A creature sat down in Catford and actually what the place required. No offence connoted: this southward augmentation of Lewisham High Street severely desired solidifying. Now there is a punchy solid center (`you know, that amusing unique fabricating') both near and at a range, from the forlorn statures of the Downham Estate, where it stands straight to the during the early evening sun. Harsh cement is put through all its paces, front raised overhang on Sainsbury's to a staircase tower which is either burdened with a dumbfounding set of superficial twists or is as a matter of fact inclining. Again, no offence denoted. Unlike a significant number of alternate vanguard edifices, absolutely in the universities, this one is done from legitimate conviction, not from a wish for self-promotion. The skinny genuineness of those extrapolating solid casings conveying boxed-out bow windows endures.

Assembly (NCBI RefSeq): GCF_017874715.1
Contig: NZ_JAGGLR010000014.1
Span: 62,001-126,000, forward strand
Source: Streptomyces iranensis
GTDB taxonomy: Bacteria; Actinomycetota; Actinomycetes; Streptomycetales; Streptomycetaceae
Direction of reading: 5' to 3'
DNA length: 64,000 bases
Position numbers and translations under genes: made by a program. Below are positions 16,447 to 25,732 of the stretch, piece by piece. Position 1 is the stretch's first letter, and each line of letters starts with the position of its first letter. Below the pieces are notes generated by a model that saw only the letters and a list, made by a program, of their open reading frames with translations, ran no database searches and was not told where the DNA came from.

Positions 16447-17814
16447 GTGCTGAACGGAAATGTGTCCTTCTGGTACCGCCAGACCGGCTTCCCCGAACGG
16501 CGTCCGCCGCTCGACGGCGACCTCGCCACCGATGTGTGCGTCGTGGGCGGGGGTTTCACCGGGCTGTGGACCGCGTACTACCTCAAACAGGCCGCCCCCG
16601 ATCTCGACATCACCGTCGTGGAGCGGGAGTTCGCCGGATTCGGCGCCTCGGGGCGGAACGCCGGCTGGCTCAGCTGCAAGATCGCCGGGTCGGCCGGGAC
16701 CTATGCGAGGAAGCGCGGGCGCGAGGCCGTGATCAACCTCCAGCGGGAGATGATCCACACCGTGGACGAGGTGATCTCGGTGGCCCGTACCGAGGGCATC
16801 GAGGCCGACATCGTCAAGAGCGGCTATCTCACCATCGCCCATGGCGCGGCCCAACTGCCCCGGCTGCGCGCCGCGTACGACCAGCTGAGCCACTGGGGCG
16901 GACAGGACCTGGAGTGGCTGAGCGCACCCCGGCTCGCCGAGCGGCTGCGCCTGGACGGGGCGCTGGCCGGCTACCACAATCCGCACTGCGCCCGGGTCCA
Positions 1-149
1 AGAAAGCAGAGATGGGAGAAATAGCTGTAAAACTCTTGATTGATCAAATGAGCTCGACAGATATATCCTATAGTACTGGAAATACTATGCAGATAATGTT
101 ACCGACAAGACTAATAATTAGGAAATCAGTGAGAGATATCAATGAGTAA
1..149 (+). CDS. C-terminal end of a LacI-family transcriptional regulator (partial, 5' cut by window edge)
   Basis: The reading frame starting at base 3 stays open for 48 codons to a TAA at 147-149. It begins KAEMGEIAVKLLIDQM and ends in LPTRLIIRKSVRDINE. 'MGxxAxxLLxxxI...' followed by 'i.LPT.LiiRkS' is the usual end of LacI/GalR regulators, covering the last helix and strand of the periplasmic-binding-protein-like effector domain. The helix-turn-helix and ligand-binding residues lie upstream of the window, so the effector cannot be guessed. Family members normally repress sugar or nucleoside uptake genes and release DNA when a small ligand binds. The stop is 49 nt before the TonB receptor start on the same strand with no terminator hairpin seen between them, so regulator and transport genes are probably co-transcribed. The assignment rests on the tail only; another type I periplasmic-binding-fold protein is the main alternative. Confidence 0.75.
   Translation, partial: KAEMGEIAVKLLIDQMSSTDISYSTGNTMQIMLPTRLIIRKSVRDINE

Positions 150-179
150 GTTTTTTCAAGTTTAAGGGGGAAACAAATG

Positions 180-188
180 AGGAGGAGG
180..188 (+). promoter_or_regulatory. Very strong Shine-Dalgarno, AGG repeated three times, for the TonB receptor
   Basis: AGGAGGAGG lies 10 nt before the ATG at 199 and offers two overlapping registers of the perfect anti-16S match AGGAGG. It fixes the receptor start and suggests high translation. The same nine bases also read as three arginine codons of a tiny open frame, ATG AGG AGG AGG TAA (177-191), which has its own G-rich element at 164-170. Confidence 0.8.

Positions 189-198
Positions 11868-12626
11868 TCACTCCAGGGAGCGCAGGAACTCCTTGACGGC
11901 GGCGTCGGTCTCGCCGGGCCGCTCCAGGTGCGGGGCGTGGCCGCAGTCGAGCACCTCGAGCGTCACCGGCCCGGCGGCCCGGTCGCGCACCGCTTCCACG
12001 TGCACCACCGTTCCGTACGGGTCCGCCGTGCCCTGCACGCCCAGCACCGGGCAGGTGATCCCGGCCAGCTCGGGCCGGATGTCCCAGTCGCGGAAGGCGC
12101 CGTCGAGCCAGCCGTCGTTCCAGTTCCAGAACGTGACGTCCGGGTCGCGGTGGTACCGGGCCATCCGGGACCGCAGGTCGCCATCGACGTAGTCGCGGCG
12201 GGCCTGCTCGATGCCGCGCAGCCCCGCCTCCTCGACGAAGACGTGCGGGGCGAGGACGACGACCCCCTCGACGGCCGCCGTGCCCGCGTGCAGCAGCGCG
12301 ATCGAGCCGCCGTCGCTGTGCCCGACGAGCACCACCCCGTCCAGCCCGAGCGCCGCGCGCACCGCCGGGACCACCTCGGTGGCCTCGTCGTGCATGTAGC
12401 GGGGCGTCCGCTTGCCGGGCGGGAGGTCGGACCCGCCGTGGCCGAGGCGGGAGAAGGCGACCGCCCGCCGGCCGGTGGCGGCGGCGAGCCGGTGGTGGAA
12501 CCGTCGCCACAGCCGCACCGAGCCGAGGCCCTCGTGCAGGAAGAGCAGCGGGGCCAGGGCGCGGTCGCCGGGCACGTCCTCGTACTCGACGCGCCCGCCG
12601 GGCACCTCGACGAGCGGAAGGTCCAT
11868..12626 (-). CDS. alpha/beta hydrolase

N Rushey Green outside Eros House, the old village hand-pump from the 1850s survives. In 1974 the Catford shopping focus was manufactured by the brutalist planner Owen Luder.

Broadway Theatre, Catford, which is a fine abstraction deco raising, appends the town lobby. This is a bended stone structure adorned with shields and heraldic tokens and finished with an engaging copper-green spire. It was opened in 1932 as the Concert Hall and is now a Grade II recorded fabricating. The inside is in craftsmanship deco style. The final silver screen in the ward stood inverse the theatre until its conclusion in 2002. Catford likewise brags a Territorial Army focus and an extensive Gothic police station (regardless of the most impressive police station in Europe being unequivocally as time goes on in Lewisham). In 2006, a hefty blue pipe model was disclosed outside Eros House. In November 2010, there was a mob in opposition to person charges expand at the town corridor which came around to making national news.

The name deduces from the place where dairy cattle crossed the River Ravensbourne in Saxon times.